Friday, August 05, 2011

Choose the BEST candidates - irrespective of 'whose seat' it is?

Again, the Opposition parties are sitting down to talk about seat allocations - and hopefully, they just do not decide according to which seat, which party. More importantly is to look at the best candidate in the areas concerned, and they should be chosen irrespective of which party they are members of ...or whether they are a party member or not. Now, it is also important to get other opposition parties like PSM and PRM also involved in that process, when it comes to Peninsular Malaysia seats.

Let us hope that the Pakatan Rakyat discussion is not too bothered about the ethnic/religious composition of the constituencies - for then, they become no better that the BN. We want a Malaysian opposition - and a good pool of elected representatives, with the capacity to perform their duties effectively - and not just ones who sit quietly in  Parliament or the State Assembly, not raising questions or any issues, be it at the national or local level. We do not want reps with no positions of their own - who are just really insignificant, who are only there to vote as the whip says - and who can only 'repeat' what the leaders say on different issues, with no additional personal thought or input that will enhance an argument or a position. We do not want those who just oppose the BN, but have no idea about alternatives at all. In the 21st century, Malaysians deserve quality - and we certainly do not want any more 'party-hoppers'.

Let us look at the history of candidates we choose - have they got a history of fighting for human rights, justice and democracy? Let us not give these ex-BN Ministers, MPs, ADUNs, Senators, leaders seats anymore - let their loyalty be proven first. PKR has had a bad record when it comes to choosing candidates... and even 'leaders' - too many have 'jumped' - so, be careful when you do choose your candidates.

Hazlan Zakaria
Aug 5, 11

This, despite directives from Pakatan headquarters for the state leaderships to submit their finalised list of candidates for the upcoming general elections by July 31.

NONESources close to the opposition coalition informed Malaysiakini that as of now only one state, namely Perlis, had submitted their list to the national headquarters, five days after the deadline.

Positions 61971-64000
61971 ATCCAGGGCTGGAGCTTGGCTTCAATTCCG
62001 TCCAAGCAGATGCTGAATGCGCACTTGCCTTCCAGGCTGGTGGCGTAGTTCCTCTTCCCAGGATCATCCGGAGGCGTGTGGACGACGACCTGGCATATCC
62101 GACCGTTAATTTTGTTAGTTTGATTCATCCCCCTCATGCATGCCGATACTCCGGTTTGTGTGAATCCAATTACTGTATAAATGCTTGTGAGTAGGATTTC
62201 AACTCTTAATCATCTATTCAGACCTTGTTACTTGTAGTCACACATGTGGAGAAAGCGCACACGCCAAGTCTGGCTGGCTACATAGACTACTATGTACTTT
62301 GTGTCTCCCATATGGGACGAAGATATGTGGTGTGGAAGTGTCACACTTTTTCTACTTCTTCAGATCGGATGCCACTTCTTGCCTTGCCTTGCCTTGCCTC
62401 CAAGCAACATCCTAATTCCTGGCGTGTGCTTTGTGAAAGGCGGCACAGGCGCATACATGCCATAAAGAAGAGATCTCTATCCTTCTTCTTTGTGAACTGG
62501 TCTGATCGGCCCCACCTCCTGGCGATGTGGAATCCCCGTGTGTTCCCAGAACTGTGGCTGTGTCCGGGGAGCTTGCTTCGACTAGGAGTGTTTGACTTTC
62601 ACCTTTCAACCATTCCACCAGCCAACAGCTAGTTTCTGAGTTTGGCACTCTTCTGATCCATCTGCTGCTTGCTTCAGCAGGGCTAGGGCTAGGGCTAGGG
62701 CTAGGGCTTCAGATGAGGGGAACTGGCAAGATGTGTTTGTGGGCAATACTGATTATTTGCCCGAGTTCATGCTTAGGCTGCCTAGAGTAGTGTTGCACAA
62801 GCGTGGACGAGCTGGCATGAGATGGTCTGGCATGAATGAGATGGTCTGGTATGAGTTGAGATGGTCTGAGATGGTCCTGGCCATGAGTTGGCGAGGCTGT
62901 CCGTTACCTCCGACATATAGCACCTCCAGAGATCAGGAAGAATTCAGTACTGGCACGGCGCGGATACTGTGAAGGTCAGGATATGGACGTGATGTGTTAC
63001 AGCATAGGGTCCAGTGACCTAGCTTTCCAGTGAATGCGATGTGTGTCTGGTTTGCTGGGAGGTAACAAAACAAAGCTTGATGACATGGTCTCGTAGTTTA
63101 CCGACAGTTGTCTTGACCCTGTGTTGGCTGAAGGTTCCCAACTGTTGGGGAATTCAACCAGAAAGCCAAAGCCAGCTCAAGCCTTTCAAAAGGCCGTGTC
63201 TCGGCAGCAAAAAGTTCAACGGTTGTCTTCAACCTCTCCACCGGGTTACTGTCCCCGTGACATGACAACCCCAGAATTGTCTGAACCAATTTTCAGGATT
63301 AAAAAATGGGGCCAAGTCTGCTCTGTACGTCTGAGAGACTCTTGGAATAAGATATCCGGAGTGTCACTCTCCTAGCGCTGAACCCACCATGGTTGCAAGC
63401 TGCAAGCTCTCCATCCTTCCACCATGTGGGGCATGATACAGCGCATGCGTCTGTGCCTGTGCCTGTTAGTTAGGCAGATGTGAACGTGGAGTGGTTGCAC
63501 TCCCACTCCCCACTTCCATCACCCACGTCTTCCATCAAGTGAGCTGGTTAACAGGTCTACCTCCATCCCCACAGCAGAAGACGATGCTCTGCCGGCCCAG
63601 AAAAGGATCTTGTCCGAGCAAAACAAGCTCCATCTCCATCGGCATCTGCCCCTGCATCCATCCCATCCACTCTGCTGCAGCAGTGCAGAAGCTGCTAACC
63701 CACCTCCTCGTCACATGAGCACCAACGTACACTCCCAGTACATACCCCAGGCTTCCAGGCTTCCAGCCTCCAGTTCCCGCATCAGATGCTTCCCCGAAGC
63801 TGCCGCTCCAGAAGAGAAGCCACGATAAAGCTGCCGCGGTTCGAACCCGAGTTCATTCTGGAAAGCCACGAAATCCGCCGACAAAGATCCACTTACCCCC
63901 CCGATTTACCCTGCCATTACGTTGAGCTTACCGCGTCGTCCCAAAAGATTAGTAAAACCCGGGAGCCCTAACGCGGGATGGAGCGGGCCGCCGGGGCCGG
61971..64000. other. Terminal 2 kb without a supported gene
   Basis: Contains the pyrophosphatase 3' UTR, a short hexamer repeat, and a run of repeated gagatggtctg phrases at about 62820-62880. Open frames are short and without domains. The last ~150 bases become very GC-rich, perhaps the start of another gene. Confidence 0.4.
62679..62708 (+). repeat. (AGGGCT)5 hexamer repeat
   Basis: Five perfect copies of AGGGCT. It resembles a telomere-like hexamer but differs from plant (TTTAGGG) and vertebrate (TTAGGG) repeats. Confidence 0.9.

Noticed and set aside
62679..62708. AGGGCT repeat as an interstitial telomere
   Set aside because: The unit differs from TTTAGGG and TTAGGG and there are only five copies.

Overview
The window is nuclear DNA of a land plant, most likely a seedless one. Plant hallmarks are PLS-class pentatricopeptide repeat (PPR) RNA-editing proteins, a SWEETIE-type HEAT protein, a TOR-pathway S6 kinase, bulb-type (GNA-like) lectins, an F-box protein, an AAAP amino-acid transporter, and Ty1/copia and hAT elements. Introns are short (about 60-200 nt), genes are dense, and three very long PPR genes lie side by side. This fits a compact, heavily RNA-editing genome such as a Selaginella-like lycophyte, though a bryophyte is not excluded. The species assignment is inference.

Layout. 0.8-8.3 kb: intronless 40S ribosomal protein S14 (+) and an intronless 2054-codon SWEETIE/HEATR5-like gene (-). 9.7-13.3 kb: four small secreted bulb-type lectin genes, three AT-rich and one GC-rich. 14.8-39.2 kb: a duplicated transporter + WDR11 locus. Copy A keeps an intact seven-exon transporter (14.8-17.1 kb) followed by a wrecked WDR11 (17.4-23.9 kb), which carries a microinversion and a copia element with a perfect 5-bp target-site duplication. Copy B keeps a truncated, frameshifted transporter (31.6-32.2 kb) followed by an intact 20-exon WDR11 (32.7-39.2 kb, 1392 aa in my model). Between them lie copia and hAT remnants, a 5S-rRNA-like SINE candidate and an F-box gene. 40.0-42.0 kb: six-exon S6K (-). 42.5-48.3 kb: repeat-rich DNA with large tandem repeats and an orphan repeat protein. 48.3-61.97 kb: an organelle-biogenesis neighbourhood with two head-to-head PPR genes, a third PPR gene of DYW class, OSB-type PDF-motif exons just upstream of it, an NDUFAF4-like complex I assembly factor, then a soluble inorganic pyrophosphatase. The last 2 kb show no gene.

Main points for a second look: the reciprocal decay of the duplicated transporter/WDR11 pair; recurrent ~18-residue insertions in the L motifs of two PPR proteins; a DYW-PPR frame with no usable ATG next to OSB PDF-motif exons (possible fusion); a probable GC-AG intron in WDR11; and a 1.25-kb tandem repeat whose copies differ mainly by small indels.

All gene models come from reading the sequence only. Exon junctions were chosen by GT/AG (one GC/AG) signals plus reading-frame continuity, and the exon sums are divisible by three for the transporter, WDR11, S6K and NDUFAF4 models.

In Negri Sembilan, DAP Youth leader Anthony Loke (left) confirmed that despite the deadline having passed, negotiations are still ongoing, though describing the discussions as "good and going smoothly".

Asked if there are any major issues or changes that are causing the slowdown, he dismissed them as just minor matters.

"There are some changes to the allocations, but I foresee no major problems. I am confident that we will reach a good consensus," said Loke.

He added that the state Pakatan are confident that the matter will be resolved within two weeks.

'Similar delays in Selangor'
Another source in Selangor close to the seat negotiations also confirmed similar delays in the state.

"There are some details to be ironed-out at the district levels," he explained.

The source said that on the whole their policy is to try and maintain the seats whose party won them in the last election.

azlanHowever, he also foresaw some minor changes to the arrangement to accommodate recent developments.

The source related that some of the delays involve seats where the opposition is looking to win, as they decide on which component party, candidate and machinery would be the most appropriate to be allocated the constituencies.

While he cannot give a time line on when Selangor Pakatan will finalise its list, he admitted that if it takes too long, there is a cut-off point where the national Pakatan leadership may takeover to dictate its choice.

"This is especially with the uncertainty and imminence of the 13th general election."

Several other sources have also confirmed similar situations in other states though refused to be quoted or provide details.

The holdup in seat allocations is one of the chinks in Pakatan's armour as PKR, DAP and PAS continue to wrangle over the issue with each trying to solidify its own position.

This is especially amidst concerns of party-hoppers prevalent in PKR and attempts by the DAP and PAS to expand out of their traditional seats and areas.

One example of how this can cause the opposition coalition problems was the recent Sarawak state election where last-minute haggling had caused the opposition valuable time and effort that could have been spent campaigning and solidifying voter support.
Pakatan state level negotiations for seat allocations are still being plagued by delays as discussions continue among component parties.

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